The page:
The Big Idea: Kelly Braffet
One of the cliches of the writing life is the writer in their cold garret, scribbling furiously onto pages. As Kelly Braffet tells us in today’s Big Idea, in her case this cliche is not entirely wrong, and also, it led her on the long and strange journey that resulted in her latest novel, The Unwilling.
Modern book promotion goes like this: you write a book. You sell the book. You edit the book within an inch of its life. Then, in the weeks before the book is published, you write essay after essay and Q&A after Q&A for blogs and websites and – basically – anyone who’ll have you. Anything to get your name out there. Lots of the Qs in the Q&As are very similar, and one of the challenges is to come up with fresh answers. Which is to say that I expected to write more than once about crime novels versus fantasy novels, and about working on the same novel for 20 years, coming back to it in free moments like a room you never quite finish painting; and about, oh, I don’t know, systems of magic and research methods and where I get my ideas. (I don’t know if I get them so much as they accrue in the corners of my mind over time, like mental dust bunnies.)
What I didn’t expect to write about was my last college dorm room, not at all – but here I am, about to write about it for the second time in a week, and I guess that’s one of the interesting things about writing in general, that it leads you to unexpected places. That dorm room was where The Unwilling was born, and the first thing to know about it was that it was terrible.
I was a senior, which should have earned me a pretty sweet spot, but I utterly tanked the housing lottery, and I ended up in half of a converted attic in one of the older houses on campus. If I stood in the exact center of it I could almost stand upright. My housemates and I did not actually talk to each other, not because we weren’t all nice people but because they were all friends who’d signed up to live together, and I was the antisocial introvert who lost the housing lottery. In general, I think that living situation can be best summed up by the moment when I ran into a woman at a party who was friends with said housemates.
“So, your whole house has scabies, huh?” she said, and then, horrified by my expression: “Wait – you didn’t know?”
Other things that year were less than ideal. Most of my friends had graduated, and the few that were left weren’t on the campus meal plan, so I either ate solo, which was depressing, or brought sandwiches back to eat in my terrible dorm room. I was also nursing a broken heart, and I stopped sleeping. I knew I was depressed and thought a volunteering gig might help, but the one I found was a long commute away and I didn’t like it as much as I thought I would. Nothing seemed good or hopeful, and there seemed to be no road forward. The only things that brought me solace were video games and reading.
In the middle of all of this, I read a fantasy novel by a writer I liked, and was very disappointed. I can write a better fantasy novel than that, I thought. It’ll be about four people who live alone in a castle after their kingdom collapses. There’ll be a tower. There’ll be a big wall, with a city outside it. At the time, I saw no metaphorical parallels whatsoever between my lonely life at the top of Andrews House behind the wall of my depression and the world that would eventually become that of The Unwilling, where my four characters lived lonely lives in a tower behind a literal Wall. I mean, I see them now. But now I’m 44; then I was 21.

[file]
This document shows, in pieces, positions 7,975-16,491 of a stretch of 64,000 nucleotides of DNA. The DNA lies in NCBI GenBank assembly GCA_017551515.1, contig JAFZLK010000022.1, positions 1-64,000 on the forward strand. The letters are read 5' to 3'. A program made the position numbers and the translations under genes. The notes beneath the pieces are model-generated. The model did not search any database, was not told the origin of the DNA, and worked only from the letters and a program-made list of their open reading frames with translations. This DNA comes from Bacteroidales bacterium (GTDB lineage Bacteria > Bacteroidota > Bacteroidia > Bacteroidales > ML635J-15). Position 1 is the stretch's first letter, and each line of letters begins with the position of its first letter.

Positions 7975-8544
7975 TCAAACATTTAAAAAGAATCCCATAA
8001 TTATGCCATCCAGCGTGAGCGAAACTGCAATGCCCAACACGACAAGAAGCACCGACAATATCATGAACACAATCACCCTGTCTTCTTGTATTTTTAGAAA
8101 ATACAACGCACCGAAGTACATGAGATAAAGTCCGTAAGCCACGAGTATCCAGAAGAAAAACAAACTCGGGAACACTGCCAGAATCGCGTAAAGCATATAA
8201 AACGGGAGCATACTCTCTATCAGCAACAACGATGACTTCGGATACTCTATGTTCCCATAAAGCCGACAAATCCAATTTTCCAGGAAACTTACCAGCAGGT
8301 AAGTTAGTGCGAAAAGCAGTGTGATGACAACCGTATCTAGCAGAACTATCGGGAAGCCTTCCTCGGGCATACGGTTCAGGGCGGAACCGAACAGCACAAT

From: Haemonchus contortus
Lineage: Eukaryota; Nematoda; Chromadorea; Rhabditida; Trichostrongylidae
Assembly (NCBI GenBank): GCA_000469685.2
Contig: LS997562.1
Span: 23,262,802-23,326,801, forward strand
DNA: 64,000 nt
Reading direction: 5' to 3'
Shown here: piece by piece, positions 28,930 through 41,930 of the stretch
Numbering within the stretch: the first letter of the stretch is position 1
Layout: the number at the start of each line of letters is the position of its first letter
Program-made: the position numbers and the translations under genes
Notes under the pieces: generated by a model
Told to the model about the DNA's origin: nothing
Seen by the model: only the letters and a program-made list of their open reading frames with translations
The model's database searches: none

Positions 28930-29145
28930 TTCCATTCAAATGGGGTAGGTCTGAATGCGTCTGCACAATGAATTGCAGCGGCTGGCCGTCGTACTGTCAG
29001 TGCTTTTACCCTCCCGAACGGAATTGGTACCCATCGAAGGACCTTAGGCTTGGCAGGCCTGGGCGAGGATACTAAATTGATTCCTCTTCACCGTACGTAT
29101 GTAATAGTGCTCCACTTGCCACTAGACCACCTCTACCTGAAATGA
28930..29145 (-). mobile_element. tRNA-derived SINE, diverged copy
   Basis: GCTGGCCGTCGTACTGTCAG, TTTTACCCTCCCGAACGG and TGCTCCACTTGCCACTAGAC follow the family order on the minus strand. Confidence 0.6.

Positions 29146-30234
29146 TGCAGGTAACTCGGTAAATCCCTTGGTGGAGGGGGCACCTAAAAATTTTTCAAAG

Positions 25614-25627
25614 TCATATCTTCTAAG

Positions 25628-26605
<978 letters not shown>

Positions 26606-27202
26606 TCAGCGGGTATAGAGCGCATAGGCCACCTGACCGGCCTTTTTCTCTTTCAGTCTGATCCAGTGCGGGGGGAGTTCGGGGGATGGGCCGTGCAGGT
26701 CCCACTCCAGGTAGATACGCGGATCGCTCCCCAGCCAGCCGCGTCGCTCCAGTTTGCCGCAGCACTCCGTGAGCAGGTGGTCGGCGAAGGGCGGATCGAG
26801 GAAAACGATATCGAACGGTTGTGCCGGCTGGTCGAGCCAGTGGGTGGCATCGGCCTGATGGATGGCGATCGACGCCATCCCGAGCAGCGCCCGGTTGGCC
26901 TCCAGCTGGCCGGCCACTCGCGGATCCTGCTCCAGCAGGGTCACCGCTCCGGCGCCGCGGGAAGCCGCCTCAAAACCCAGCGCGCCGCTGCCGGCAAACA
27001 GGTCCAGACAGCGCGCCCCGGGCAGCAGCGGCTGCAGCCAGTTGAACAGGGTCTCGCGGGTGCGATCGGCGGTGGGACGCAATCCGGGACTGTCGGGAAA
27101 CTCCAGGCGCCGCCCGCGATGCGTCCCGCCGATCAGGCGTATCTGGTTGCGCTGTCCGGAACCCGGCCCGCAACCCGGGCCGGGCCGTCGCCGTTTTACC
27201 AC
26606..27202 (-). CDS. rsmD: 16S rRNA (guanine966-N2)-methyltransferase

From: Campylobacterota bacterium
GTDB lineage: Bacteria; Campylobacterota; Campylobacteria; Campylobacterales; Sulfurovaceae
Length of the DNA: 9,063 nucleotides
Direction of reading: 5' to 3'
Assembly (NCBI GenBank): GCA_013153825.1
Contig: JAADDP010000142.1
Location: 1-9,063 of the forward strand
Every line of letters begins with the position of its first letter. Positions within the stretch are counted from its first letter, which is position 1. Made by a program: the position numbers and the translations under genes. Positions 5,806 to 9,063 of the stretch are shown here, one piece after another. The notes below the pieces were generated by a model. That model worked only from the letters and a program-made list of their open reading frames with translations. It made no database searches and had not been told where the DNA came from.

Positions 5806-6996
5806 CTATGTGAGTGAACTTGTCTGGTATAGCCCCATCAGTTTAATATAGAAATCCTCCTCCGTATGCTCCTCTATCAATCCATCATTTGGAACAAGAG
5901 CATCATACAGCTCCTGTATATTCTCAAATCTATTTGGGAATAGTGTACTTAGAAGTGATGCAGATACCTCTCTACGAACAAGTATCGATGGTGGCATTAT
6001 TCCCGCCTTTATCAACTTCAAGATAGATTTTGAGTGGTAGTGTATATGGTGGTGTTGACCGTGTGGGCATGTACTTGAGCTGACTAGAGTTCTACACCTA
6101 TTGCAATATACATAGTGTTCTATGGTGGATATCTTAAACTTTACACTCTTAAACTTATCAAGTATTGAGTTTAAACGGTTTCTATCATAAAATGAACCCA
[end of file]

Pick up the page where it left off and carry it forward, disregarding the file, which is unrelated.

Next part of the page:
Writers have themes that we go back to, over and over again. The stories all change, but they often tend to nibble around the same central theme, like those pedicure fish that eat the dead skin off your feet. I’m very interested in power, for one thing: all of my books are about people dealing with powerlessness, and the power other people have over them. My second constant theme, though, is identity: who am I? Who do I want to be? Who does the world think I am; who does the world think I should be? I think everyone struggles with this issue; there might be somebody out there who feels absolutely no tension between who they are and who the world expects them to be, but I feel like that would require near-superheroic levels of confidence. Living that way would be pretty great, I suppose, but believe me when I say I wouldn’t know.
I’ve spent twenty years writing The Unwilling. During those twenty years, I’ve written five other novels and published three of them. Through all of it, I’ve come back to this story, these four people stuck behind this wall. Part of the allure is that I love fantasy stories, and have since I could read; also, the tropes of the fantasy genre are uniquely suited to exploring that central question of identity. All of the central characters in The Unwilling are given roles at birth: you are the future City Lord, you are his future wife, you will command the army. My protagonist, Judah, is the only one without a prescribed role, and she suffers for it. The existence of magic is a wild card that gives that otherwise heavily controlled world the potential of breaking wide open.
We don’t have magic, unfortunately. Our only hope of breaking the world wide open is constant, conscious examination of those big questions. Who am I? Who do I want to be? Who does the world think I am? How do I bridge the gap between the two – or do I even want to? This is the biggest question of all, and it’s one we spend our entire lives poking at: in the reading of books, in the writing of books, in terrible little dorm rooms. Wherever we happen to be, whatever we happen to be doing. It’s the question that drives us forward. And I’m sure I’ll come back to it in my next book, and my next.